Saturday, August 30, 2014

Sticking to Fundamentals

In a recent conversation, someone said: “Now as for the international news, who can possibly make any sense of that?”

This morning I noted, once more, anguish in the media over weak GDP numbers in Europe, with Germany, France, and Italy all showing negative growth. Angela Merkel is blamed and quoted as saying something like: “How long can you keep on going if you spend more than you take in?” That stance of hers is labeled as “austerity”; austerity, in turn, is turning into a four-letter word. But what Merkel is saying makes pretty good sense to me.

My own typical response to such questions is always to look at fundamentals. The comfort to be gained from that is minimal. One can see the picture clearly, but as for “What can be done?” the answer is almost always “Virtually nothing.” And in large part that is because nobody actually wants to look at fundamentals (except perhaps Angela Merkel) or is willing to do anything about it. The phenomena in question are also produced by such huge collectives that “doing something” is largely impossible; even very large collectives, like the United States, lack the means—often because of internal conflicts.

My reaction to the Growth Tremors in Europe are presented briefly on LaMarotte (link). As for the international news—by which the speaker was addressing the ISIS phenomenon in Syria and Iraq and the tug-of-war in the Ukraine—a look at fundamentals once more produces clear but unsatisfying answers. Unsatisfying? Yes. They displease those operating under a delusion that something like Progress is the benevolent penumbra under which civilization is unfolding and that the United States is its leading superintendent.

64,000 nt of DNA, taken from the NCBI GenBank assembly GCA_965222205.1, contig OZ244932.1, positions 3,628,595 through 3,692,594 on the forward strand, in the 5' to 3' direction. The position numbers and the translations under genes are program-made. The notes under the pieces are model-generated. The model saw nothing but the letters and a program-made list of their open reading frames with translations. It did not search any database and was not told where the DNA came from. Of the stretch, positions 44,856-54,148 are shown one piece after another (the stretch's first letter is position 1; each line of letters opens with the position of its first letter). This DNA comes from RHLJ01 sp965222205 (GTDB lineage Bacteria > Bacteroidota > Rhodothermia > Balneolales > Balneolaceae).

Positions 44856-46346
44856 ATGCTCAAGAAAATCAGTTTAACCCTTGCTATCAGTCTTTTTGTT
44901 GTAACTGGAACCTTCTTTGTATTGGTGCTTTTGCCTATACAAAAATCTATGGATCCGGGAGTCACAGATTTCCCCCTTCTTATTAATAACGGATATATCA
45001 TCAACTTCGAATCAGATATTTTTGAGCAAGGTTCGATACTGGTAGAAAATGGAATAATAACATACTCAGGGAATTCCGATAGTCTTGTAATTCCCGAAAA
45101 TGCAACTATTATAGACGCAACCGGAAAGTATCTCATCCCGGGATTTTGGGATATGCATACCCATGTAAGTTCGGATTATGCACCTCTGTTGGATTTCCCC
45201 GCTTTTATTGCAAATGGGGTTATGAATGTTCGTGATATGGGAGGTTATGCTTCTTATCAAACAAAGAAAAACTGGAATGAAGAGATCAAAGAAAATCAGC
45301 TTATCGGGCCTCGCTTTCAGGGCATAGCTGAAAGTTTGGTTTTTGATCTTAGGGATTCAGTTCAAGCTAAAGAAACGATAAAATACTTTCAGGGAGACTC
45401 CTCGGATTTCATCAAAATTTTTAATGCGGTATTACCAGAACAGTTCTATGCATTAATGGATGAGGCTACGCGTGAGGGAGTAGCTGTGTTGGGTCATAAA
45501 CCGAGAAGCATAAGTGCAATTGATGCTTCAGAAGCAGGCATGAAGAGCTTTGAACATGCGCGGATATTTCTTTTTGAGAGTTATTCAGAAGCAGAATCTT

I’ve yet to see my view of the ISIS problem echoed anywhere. It is that this attempt to establish a caliphate is just another no doubt passing event in a much broader cultural transformation of the Muslim world which would be going on even if Europe had never risen to world power and America had never been discovered. Thus it is an internal cultural battle, akin to a Reformation. A decadent Muslim world is in upheaval. The reason why we are so powerfully drawn to interfere with it is the coincidence that a major portion  of the (slowly disappearing) oil resources of the world are more or less controlled by Muslim countries. Therefore, under the guise of bringing Democracy to the heathen, we are trying to control developments in a region that is impelled by much deeper cultural forces to undergo a major change.

As for the Ukraine, it is simply a fact that Russia will never tolerate what is a fundamentally hostile culture—Western Capitalism—to take a firm footing on its very border—and a border largely populated on both sides by ethnic Russians. Russia’s reaction is quite fundamental. And Russia is large and strong enough—and Capitalism way too distracted—to produce a solution by appeals to abstract principles.

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